Edmund Rice Feast Day

Re-Dedication of the Refurbished School Oratory
of  St. Mary’s CBGS 


Mass for the Feast Day of Blessed Edmund Rice

May  2011

Homily by the celebrant Bishop Donal McKeown



  Schools are very pressurised places – pressure on students and on staff. But a key element in making good schools into great places is when staff and students have some sense of agreement on what the purpose and aim of the school are. If you don’t know what you are trying to do, you probably won’t get it done. Today’s celebration is one key way in which this school community can reflect on who it is and what it values. So what we are doing here today is not just paying an annual one-off tribute to one human being and admiring the oratory as a nominal element in your being called a Catholic school. In the midst of all sorts of agendas that others put before school – priorities such as raising standards, creating a shared future in this society – you pause to celebrate the feast of Blessed Edmund Ignatius Rice and to rededicate of the school’s oratory in order to help you clarify what you consider important. Only when you have tried to be clear about those will you be in a position to be masters of your own future, creators of your own dream and not just slaves of someone else’s passing priorities.

In that context I asked myself what motivated Edmund Ignatius Rice, a forty year old reasonably comfortable and successful business man, widowed and father of a disabled child and someone with no particular background in education? Why did he give up what little comfort he had in life to dedicate the next four or five decades to educating those who did not just have little money but who also had few dreams as to how they could get out of the poverty in which they found themselves? Why did he set himself to teach young children who were thought of as being unreachable, unteachable and not worth anything but condemnation?

Could I suggest a couple of words from our scripture readings that might help us focus on very specific elements in what you are trying to do this school which is so proud of its deep roots in the Edmund Ignatius Rice tradition of Christian Brothers schools and of its solidarity with the whole Catholic education family?

The words and phrases that jumped out at me from the readings were true justice, love, faith and bear fruit.

Let’s take the first word there from the prophet, ‘justice’. Edmund Ignatius Rice didn’t do what he did because it was the easy thing to do or would gain him popularity. He did it because he believed that it was the right thing to do. He saw a tough job that needed to be done and he set himself to doing it. He didn’t say “What would be hard”, but “how do we think differently and find a new way of doing the hard thing.” Working for true justice is rarely a simple or a popular choice – here or abroad. People will criticise your motives and your intentions. People will tell you to be realistic. I suppose that one of the signs that you are getting it right is when people criticise, not your ideas but you. Edmund Rice might ask you, not to do what he did – because circumstances are different in 2011 in Belfast. But he would ask you whether your education in all of your subjects had helped you to leave school with a passion for doing the right thing, especially when it isn’t easy and may very well be seen as not in the interests of your interest group. He would ask whether you prefer to be unhappy with the right questions rather than happy with the wrong answers. He would ask you whether are prepared to take the risk of being prophets rather than just keen to sell your soul for the sake of making profit. Do the right thing because it is the right thing to do. Ask how you can make things better for others and not just how to make things better for yourself. That is a big ask. But only the right thing is worth doing.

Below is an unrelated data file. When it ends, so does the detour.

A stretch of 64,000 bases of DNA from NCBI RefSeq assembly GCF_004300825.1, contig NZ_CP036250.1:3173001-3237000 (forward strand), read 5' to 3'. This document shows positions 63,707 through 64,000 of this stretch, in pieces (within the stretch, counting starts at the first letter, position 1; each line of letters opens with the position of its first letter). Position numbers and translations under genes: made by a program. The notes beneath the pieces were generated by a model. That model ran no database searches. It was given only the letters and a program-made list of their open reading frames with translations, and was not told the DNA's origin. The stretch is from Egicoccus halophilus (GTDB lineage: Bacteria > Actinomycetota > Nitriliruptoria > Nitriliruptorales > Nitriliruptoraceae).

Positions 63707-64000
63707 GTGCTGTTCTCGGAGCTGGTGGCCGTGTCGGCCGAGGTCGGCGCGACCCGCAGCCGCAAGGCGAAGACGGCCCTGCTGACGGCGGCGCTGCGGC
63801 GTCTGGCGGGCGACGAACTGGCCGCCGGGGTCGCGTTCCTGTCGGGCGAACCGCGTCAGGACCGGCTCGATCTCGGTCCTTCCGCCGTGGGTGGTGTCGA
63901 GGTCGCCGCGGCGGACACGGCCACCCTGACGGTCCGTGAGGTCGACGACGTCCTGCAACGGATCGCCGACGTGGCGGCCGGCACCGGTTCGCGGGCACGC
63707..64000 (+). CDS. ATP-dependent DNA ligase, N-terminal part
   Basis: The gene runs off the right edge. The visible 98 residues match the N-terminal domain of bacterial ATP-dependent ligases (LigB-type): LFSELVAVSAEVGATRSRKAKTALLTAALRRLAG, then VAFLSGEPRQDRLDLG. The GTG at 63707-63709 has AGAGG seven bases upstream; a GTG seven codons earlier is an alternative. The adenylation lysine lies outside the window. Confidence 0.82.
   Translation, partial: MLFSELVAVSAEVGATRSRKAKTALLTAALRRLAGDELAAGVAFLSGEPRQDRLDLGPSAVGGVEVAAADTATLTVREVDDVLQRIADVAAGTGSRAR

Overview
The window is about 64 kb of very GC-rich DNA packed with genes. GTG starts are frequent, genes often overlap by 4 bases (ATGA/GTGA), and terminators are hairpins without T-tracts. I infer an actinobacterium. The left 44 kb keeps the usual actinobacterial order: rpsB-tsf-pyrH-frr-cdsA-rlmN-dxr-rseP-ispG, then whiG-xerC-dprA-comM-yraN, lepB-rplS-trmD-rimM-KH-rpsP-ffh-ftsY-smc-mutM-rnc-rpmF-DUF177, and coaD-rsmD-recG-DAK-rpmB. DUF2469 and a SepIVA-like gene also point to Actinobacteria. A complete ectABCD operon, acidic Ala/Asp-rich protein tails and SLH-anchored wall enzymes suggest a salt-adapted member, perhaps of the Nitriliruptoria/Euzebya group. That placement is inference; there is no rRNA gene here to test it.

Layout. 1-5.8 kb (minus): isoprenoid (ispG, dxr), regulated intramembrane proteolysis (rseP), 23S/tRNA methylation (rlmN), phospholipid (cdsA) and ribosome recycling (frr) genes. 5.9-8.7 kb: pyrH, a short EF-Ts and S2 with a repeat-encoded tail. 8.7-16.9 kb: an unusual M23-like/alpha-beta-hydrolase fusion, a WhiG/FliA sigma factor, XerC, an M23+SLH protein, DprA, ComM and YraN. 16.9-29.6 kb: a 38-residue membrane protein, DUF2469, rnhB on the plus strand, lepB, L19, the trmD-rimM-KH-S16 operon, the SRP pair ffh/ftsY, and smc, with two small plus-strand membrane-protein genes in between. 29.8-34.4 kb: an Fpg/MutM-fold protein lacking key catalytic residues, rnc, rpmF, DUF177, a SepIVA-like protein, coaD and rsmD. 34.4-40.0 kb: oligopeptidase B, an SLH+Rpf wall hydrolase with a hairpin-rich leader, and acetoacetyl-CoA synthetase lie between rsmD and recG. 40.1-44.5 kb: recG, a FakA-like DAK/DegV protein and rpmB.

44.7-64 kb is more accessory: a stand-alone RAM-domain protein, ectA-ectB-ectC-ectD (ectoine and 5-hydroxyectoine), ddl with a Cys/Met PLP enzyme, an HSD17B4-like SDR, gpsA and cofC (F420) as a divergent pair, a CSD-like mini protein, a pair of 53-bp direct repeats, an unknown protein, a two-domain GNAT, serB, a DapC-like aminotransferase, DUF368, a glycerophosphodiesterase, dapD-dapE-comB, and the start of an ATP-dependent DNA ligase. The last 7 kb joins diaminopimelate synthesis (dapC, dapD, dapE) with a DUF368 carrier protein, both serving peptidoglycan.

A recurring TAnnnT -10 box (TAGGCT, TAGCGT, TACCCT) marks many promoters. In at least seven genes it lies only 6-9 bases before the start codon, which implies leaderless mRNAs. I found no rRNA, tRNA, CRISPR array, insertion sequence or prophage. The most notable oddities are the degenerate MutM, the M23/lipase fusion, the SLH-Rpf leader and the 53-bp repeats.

The second word is ‘love’. That may sound a nice mushy word. But loving is a tough reality. Many people don’t know how to love because they have never experienced it. Others think that love is just a feeling. But real love often has to be a decision. And love is not just a woman’s thing, a girl’s problem. We all want to be loved for who we are and despite who we are. There are male ways of loving. Edmund Rice knew married love and the pain of losing the love of his life – and he knew the cost of having to love his disabled daughter as a single parent. And it was love that drove him to give all that he had to the street children of Waterford. He was successful in helping children and in inspiring others, not just because he had developed new teaching techniques and had the 18th century equivalent of interactive whiteboards. He was successful because he was a man of compassion and love. The best teachers teach the whole person, not just the head. The best teachers go beyond information and even beyond formation. They get to a stage where they help young people to believe in transformation, the conviction that we are not merely prisoners of the past but potential architects of our individual and communal future. Teaching without love and compassion is empty. It is those who speak to the heart, those who can see beyond the surface, those who can see the hurting child behind the angry adolescent, who exemplify the Edmund Rice qualities. Has your education taught you how to be young men who dream of loving and being loved even when it hurts? Or have you only heard the hollow macho message of doing unto others before they do unto you?